Published: 30th December 2019
Waste to Wow: This start-up employs jail inmates to make handicraft products from temple waste
It was Akash's dream to work with like-minded youngsters and today, he is living it up and is also making an impact through his start-up, Energinee Innovations
There was a lake that Choudhary Akash Singh and his friends used to frequent when he was pursuing his Diploma in Engineering from Government Polytechnic College in Noida. They used to chat and hangout out near the lake, which became their adda. But because a temple was in its vicinity, soon they discovered that waste from the temple — flowers, incense sticks, coconut husks and more — used to make its way to the same serene lake and eventually made it filthy.
Akshay was not just disheartened by this, he felt the need to do something about the problem. "This is not the case of just one temple. India has over five million temples, imagine how they must be disposing of their waste," asks the 19-year-old.
Choudhary Akash Singh | (Pic: Energinee Innovations)
Dealing with a problem
Akash went around the temples in Delhi, requesting them to dispose of their waste more sustainably. But he was brushed off as a nasthik (atheist) and turned away, even though he was championing a good cause. He realised that the incense stick industry is huge in India. After all, this industry has seen immense growth, from Rs 798 crore in 2015 to Rs 965 crore in 2018. By now it was clear that there was no point in convincing the people. Instead, this 19-year-old started Energinee Innovations in 2018.
The idea was to place bins in temples, collect waste from it and then decide what to do with it. "Upon extensive research, I found that the ash of coconut husk and the ask from incense stick when combined make for a great binder, as strong as stone. So we wanted to pour this mixture into moulds and then crave upon the solid structure," explains the youngster who was born in Jewar, Uttar Pradesh. The first challenge they met with was how they would separate the temple waste. Thus, they installed a bin with separate compartments for flowers, incense stick ash and coconut husk just four months back in 150 temples in Delhi and NCR region.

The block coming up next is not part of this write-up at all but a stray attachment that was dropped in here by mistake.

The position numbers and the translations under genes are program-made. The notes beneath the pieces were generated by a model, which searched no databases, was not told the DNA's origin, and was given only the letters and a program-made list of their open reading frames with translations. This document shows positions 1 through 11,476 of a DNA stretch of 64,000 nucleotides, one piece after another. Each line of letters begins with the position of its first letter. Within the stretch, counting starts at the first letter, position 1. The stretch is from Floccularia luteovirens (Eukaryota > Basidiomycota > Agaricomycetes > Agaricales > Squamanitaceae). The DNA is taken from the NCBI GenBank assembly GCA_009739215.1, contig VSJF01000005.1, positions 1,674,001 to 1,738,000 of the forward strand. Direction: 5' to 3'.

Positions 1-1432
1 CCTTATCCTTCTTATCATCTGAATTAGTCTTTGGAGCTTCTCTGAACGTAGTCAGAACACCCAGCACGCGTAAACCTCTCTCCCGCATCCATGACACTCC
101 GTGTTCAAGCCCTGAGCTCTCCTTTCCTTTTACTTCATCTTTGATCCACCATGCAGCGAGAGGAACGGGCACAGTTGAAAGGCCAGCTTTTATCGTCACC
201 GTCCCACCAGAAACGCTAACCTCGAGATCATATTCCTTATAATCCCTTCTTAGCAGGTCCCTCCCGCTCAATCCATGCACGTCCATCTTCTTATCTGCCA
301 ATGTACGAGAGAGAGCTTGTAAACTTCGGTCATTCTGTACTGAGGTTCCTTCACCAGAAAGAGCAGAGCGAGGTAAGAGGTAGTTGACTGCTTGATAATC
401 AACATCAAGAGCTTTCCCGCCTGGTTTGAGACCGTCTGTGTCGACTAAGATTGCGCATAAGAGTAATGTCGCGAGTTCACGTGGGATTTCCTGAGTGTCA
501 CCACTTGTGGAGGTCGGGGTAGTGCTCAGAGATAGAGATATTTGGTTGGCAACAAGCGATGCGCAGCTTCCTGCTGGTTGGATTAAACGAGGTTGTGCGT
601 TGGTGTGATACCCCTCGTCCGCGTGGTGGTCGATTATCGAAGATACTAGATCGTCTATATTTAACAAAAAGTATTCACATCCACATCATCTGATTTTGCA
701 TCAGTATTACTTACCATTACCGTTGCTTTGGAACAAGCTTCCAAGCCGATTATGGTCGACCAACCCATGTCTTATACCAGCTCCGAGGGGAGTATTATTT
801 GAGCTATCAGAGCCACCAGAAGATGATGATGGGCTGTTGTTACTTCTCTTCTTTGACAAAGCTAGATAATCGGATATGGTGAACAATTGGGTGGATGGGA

Team Energinee Innovations | (Pic: Energinee Innovations)
On their own
The next problem was, who will carve products from the mould? The Atal Incubation Centre in Birla Institute of Management Technology, Greater Noida, where they are incubated at, suggested that they work with prison inmates. "I was flabbergasted! I had many misconceptions about them in my heart, as most of us do. That they don't listen and are unruly," says the entrepreneur. But upon the centre’s instance, he gave it a shot at the Noida District Jail. For 12 days, they trained 22 inmates and after 15 days, 18 of those 22 inmates were left on bail. And after a week, the jailer came back to them with 100 applications of those inmates interested in taking up this task. "They thought that it was magical since the previous inmates worked with temple waste and were engaged with a holy task, they were given bail," he says with a knowing smile.
Today, they make handicraft products and even paint and package it. "Recently, during Holi, the inmates thanked us saying it is because of us that they could not just earn, but also send some money home," informs Akash and adds that 69 per cent of people in jails are under trial and not criminals and yet, they are branded criminals by the society even after they are released. This start-up helps them deal with this stigma and learn new skills which they can apply elsewhere. They have employed eight former inmates with eight NGOs and one inmate, Sanjay, works with them.
Team with policemen and inmates | (Pic: Energinee Innovations)
This start-up has helped train 40 inmates and these inmates make 60 different products. They recently bagged their first round of angel investment from a German start-up and are absolutely rearing to go. Akshay was recently given the title of Ashoka Young Changemaker and travelled to Ethiopia for a UN conference. Their young start-up today employs 22 under-25 youngsters. And in the future, they dream of working with more jails, expanding to 400 temples by the end of 2020 and working with women as well.
Some of their art work
For more on them, check out facebook.com/pg/energineeinnovations